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Someone resurrected a 12 year old post about unitizing gas cylinders. It ended up with a question asking which modification has the most beneficial effect to improve accuracy. Some seem to think it’s the unitized gas system while others think it must be something else.

Unitizing has a particular function in the accuracy department. It helps stabilize the barrel by insuring it repositions itself after all the forces of recoil, barrel whip, stresses imparted by the bullet, and gas pressure move everything out of place. This helps insure consistency from shot to shot.

However, if the receiver moves around in the stock under all these forces, Unitizing won’t make up for poor bedding. It’s been proven that glass bedding is the single most advantageous modification one can do to improve accuracy. Bedding secures the back end in the stock, but a floating barrel band will still screw up accuracy. Unitizing works together with bedding to make sure everything stays in place and recovery is consistent.

Of course, none of this will help if you start with a bad barrel. Since we are discussing match grade accuracy a match grade barrel is necessary. A standard weight NM barrel helps, but medium and heavy barrels typically perform much better. They don’t flex as much which helps keep everything in place. Match grade barrels are also made to very close tolerances. Again, it’s all about consistency.

Flash suppressors do a lot of things that can screw up accuracy as the bullet passes through. They channel gasses that push the bullet out of the barrel. Once the bullet enters the suppressor, the gas, being under high pressure, flows around the bullet and it is exhausted out through the flutes and muzzle. Tolerances between the flutes and the passing bullet are quite close and this results in pressure against the bullet that is not always the most even. Note the wider web of the bottom flutes. This causes the bullet to be pushed upward as well as instilling a downward force which helps limit felt recoil. In order to impart a more even pressure with less disruption to the bullet, flash suppressors are reamed which does have a positive effect on accuracy.

There are three other modifications to an accurized M14. Sights are replaced with National Match versions giving finer adjustment and a sharper sight picture. The flat spring guide is replaced with one that is round and the trigger adjusted for minimal creep and weight of pull. These three things are not so much to make the rifle more accurate, but are done to help the operator control his or her shooting to get the best results from the rifle.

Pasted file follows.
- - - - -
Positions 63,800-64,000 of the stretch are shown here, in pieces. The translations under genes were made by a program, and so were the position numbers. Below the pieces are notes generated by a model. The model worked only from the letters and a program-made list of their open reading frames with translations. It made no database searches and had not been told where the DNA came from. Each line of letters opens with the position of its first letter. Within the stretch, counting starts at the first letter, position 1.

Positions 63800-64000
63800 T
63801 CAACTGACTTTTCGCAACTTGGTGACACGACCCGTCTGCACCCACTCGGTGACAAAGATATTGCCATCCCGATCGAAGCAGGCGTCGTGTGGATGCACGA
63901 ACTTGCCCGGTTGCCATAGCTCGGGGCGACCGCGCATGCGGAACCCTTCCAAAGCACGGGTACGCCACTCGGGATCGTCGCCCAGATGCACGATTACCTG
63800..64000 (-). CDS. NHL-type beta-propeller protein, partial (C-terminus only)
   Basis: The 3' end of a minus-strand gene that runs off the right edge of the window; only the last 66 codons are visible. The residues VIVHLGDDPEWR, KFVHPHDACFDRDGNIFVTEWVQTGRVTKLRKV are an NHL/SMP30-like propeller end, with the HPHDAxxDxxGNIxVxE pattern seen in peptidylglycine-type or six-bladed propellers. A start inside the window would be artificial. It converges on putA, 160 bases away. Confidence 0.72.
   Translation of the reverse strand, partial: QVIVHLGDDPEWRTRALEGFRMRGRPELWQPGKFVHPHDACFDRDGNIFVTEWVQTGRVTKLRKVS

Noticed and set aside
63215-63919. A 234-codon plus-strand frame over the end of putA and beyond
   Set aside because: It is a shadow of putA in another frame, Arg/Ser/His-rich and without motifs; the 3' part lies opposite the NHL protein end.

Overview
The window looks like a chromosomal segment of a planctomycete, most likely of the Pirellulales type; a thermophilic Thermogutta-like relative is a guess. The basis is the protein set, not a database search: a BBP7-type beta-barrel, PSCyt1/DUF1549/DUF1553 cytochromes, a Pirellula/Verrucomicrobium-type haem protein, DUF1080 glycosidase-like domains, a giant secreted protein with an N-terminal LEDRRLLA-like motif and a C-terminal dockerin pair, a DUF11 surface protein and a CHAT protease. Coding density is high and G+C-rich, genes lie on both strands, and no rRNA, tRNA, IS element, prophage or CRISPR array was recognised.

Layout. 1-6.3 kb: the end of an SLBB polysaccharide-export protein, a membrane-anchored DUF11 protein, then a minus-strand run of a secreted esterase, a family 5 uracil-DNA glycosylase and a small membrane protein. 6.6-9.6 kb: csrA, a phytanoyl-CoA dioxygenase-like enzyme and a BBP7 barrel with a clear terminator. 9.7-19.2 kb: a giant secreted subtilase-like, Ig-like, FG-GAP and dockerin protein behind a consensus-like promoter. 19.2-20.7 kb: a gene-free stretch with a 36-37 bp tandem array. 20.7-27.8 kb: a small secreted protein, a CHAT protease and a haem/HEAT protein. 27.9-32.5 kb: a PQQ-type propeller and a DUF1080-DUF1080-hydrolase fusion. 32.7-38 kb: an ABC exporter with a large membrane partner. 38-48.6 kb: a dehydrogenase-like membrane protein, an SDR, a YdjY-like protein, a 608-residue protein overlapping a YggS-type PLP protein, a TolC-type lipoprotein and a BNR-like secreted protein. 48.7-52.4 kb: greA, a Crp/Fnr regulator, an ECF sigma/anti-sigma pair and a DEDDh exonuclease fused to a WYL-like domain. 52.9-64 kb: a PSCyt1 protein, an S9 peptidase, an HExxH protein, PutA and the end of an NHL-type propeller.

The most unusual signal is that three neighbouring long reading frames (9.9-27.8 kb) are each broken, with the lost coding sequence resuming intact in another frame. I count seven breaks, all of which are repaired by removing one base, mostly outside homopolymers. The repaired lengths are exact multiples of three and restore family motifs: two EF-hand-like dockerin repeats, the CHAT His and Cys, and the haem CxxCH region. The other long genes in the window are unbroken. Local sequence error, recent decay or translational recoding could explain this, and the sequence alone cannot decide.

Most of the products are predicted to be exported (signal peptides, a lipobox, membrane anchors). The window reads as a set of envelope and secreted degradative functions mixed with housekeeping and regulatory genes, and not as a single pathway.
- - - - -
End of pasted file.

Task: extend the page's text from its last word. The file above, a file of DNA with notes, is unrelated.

The NM sight allows ½ minute adjustments to achieve smaller point of impact changes on the target. At 600 yards this means one click of adjustment will move the bullets impact three inches instead of six. The thinner blade of the NM front sight and smaller aperture at the rear gives the operator a finer sight picture.

The match type spring guide makes the recoil spring run smoother. This has little to do with accuracy, but goes a long way to instill a degree of confidence, in the shooters mind, about how well his rifle functions. Smoother is better.

Last, but not least, is trigger adjustment. A good adjustment allows the operator to get his or her shot off with better control and less disruption to the rifle. The trigger is adjusted to break at 4.5 pounds of pull. This is the minimum allowed under both NRA and CMP rules for Service Rifle Competition. Triggers under 4.5 pounds are not considered safe and often result in double shots or a rifle that goes full auto. The adjustments also limit creep in the second stage. This allows a crisp break that seems much lighter than 4.5 pounds. The feeling of lightness comes from the operator concentrating on the second stage break after the first stage has been taken up. The first stage may take half the total weight of pull which is mostly ignored by the operator.

The point is that all of these things work in conjunction with each other to improve the rifles accuracy and the shooters ability to get shots off as consistently as possible. No one accuracy improvement has any great advantage over another. All of them help, but all rely on the others to get the best accuracy out of the rifle.
 
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